Because of the high maintenance needed to monitor and filter spammers from the RF Cafe Forums, I decided that it would
be best to just archive the pages to make all the good information posted in the past available for review. It is unfortunate
that the scumbags of the world ruin an otherwise useful venue for people wanting to exchanged useful ideas and views.
It seems that the more formal social media like Facebook pretty much dominate this kind of venue anymore anyway, so if
you would like to post something on RF Cafe's
page, please do.
Below are all of the forum threads, including all
the responses to the original posts.
Post subject: Ansoft Designer Posted: Thu Dec 22, 2005
Joined: Fri Aug 05, 2005 2:56 am
I'm a newbie in RF and I'm just starting to lear using
ADS and Ansoft Designer. I do my labworks in ADS and at home I use Ansoft
I need to simulate a 50ohm microstrip tx line
matched to both source and load. How do I proceed?? Help!!
Post subject: Posted: Thu Dec 22, 2005 9:54
There are standard library components for a 50 ohm transmission
line as well as for a source and load. It is as simple as placing them
in your circuit. You can also put down models for microstrip, stripline,
etc, and adjust trace width, length, metal thickness, dielectric constant,
etc. If you use that approach, the line will only be exactly 50 + j0
ohms for one frequency (and its harmonics).
If you are looking
for a program to calculate the transmission line parameters, then try
TXLine, from AWR (free).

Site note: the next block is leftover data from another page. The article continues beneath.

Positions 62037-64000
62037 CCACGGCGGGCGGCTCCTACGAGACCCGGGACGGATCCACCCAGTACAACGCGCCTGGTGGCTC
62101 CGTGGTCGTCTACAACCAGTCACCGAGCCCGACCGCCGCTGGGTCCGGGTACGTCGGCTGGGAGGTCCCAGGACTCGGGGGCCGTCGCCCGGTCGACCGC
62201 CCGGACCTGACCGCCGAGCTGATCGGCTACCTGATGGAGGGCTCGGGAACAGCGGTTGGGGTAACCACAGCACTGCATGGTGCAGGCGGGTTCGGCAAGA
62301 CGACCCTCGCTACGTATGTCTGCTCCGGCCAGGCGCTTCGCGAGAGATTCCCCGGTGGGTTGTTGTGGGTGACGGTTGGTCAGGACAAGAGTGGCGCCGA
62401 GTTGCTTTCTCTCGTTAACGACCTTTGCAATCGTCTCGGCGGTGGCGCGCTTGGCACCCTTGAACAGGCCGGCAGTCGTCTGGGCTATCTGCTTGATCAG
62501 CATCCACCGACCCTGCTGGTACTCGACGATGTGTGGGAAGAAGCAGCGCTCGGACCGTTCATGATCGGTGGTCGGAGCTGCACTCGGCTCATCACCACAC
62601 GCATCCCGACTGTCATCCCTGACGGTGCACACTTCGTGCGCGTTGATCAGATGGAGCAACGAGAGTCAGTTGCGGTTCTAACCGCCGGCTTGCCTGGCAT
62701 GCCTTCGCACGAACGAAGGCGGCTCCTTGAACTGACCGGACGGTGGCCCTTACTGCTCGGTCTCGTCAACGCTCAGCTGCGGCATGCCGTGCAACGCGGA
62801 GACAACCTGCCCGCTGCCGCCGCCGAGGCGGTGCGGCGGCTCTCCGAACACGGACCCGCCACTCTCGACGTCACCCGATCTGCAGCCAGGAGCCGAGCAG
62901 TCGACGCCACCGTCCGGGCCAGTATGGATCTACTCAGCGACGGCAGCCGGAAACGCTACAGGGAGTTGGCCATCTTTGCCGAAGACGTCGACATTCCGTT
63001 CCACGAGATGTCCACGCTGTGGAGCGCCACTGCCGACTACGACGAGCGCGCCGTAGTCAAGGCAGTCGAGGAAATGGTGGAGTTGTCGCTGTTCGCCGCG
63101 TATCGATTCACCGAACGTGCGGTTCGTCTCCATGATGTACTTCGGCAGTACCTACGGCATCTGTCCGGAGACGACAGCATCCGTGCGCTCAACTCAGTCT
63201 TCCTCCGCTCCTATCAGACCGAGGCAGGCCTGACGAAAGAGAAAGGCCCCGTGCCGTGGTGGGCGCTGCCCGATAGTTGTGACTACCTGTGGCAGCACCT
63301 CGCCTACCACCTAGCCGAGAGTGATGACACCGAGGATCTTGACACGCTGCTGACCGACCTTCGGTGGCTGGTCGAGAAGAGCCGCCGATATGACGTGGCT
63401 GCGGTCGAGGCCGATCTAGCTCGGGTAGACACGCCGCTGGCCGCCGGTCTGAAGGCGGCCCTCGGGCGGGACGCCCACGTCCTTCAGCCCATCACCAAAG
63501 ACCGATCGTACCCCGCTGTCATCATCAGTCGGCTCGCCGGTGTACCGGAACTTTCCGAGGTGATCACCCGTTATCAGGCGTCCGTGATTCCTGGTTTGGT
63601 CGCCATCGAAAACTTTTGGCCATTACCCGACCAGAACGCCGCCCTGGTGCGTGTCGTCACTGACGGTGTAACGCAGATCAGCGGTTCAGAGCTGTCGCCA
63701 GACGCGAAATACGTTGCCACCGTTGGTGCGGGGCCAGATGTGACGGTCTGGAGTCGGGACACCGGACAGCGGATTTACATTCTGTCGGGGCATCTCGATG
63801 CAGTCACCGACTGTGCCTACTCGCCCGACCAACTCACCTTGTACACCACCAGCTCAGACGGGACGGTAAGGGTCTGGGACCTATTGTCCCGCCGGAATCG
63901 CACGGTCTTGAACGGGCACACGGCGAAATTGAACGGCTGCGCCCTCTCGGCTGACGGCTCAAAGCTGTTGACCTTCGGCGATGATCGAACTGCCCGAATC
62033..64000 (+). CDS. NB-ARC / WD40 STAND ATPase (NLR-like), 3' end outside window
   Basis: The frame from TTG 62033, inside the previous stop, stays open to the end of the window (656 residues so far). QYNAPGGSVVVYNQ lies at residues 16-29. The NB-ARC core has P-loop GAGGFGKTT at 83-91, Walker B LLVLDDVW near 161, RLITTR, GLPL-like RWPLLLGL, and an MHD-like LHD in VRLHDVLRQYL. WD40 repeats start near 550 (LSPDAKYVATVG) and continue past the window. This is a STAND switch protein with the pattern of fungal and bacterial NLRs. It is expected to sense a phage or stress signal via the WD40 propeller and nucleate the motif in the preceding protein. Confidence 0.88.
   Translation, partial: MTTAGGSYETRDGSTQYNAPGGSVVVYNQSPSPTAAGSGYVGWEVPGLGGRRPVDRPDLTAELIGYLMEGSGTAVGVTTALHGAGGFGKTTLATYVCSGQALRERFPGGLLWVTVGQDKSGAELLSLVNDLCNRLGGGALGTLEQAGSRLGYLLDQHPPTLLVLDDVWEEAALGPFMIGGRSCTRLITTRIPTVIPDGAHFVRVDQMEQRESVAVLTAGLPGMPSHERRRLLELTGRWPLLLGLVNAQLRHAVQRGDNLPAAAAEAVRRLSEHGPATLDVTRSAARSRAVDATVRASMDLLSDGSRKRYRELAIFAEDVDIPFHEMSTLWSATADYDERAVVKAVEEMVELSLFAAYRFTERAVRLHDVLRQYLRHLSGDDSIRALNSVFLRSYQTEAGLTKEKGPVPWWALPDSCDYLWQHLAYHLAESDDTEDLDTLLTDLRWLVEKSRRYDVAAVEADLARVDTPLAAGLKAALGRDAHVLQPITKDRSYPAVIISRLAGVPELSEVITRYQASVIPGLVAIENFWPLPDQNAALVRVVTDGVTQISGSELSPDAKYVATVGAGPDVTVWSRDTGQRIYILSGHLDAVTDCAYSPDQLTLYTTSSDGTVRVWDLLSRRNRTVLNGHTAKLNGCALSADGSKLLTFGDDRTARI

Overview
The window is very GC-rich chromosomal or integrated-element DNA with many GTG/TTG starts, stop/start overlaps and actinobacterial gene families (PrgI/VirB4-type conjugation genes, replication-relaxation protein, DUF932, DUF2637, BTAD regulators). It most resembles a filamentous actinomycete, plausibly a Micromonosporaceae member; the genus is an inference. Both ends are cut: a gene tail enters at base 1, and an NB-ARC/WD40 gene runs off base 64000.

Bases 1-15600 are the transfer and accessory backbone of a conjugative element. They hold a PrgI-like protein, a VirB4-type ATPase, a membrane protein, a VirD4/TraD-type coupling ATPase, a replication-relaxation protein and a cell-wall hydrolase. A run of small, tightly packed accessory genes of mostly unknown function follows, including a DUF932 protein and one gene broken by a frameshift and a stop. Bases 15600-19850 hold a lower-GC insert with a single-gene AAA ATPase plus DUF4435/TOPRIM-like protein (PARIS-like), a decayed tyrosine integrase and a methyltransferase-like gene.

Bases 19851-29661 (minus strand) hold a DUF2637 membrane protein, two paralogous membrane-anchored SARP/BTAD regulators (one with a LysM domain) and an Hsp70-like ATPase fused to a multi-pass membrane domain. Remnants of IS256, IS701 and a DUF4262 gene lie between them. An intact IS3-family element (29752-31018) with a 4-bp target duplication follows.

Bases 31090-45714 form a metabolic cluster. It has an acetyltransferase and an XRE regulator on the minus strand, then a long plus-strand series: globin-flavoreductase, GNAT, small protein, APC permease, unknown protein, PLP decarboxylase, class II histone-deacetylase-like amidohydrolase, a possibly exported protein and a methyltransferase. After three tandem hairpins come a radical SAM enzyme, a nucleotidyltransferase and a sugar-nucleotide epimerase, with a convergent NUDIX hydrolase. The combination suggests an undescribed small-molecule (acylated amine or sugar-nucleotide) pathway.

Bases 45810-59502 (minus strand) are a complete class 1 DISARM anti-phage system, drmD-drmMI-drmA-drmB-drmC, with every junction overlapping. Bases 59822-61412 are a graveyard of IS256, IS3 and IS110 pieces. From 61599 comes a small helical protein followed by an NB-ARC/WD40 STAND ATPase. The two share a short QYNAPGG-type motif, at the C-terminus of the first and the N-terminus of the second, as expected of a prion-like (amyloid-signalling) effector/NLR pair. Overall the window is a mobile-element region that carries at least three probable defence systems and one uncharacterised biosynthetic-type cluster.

Posted: Thu Dec 22, 2005 10:11 am
The hardest part about ADS and
Designer is actually simulating the circuit. Finding and connecting
the parts is not a problem, but then you have to set up your analysis,
which can be tricky if you have never used the software before. I have
more experience using ADS and I believe the best way to learn how to
set up your analysis is to do the tutorial. Check out their help file.
A quick simulation in ADS:
An S-parameter simulation is the most
straightforward. To do a two-port solution, simple grab two of the terminal
boxes (under Simulation->S_Param). Then grab the S P part and put
it in your schematic. This tells the solver what frequencies to sweep
for your solution and what parameters to calculate (S parameters by
default). Now add your circuit parts (from the component pull down menu)
and connect them to the terminals. Don't forget to ground your terminals
if you're using single-ended ports.
Now go to Simulate->Simulate
(or click the Gear button) and the simulation will run or give you an
error if the setup is wrong. Once done, it will pop up a Data Display
window. From here you can drag and drop graphs, tables, smith charts,
etc... and see your results. ADS Data Display is a whole other beast,
but the basics of it are pretty straightforward (more so than ADS Schematic).
Again, I'd suggest going through some of the ADS examples in the
help file. Hopefully I didn't just confuse you